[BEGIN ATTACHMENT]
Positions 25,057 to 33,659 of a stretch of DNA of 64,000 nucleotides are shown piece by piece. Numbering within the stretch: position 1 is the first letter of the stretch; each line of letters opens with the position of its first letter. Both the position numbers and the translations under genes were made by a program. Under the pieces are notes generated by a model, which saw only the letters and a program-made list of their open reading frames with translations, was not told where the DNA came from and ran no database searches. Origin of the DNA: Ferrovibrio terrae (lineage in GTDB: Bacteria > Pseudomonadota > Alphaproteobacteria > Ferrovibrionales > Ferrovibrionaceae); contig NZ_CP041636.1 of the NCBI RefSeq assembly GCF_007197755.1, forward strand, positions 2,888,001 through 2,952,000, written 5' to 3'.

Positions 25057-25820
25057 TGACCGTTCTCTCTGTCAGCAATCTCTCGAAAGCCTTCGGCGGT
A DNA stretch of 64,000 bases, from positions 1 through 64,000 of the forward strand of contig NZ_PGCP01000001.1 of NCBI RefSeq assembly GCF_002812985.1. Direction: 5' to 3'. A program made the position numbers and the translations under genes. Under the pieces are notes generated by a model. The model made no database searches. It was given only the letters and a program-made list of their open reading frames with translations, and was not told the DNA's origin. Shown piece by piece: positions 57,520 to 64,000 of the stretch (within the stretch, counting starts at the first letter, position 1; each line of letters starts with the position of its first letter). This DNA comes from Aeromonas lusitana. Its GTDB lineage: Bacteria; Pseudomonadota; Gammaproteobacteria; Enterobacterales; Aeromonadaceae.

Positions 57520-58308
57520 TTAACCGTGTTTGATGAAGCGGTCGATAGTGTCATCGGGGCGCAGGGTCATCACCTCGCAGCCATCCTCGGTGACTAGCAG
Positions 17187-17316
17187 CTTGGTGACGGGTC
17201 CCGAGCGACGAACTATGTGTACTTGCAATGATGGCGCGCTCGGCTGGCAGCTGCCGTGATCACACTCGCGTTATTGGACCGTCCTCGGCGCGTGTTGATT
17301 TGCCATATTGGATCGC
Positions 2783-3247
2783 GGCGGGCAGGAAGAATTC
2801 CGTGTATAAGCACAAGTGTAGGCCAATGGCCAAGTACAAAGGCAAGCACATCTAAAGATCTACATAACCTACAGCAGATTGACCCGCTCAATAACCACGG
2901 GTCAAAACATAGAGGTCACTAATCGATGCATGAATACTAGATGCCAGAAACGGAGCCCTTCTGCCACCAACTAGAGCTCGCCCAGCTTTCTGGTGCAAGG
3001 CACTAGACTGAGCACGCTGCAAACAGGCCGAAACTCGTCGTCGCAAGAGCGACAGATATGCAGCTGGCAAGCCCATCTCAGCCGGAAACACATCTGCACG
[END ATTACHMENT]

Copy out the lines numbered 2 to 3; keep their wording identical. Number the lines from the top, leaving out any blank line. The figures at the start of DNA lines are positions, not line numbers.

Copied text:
Positions 25057-25820
25057 TGACCGTTCTCTCTGTCAGCAATCTCTCGAAAGCCTTCGGCGGT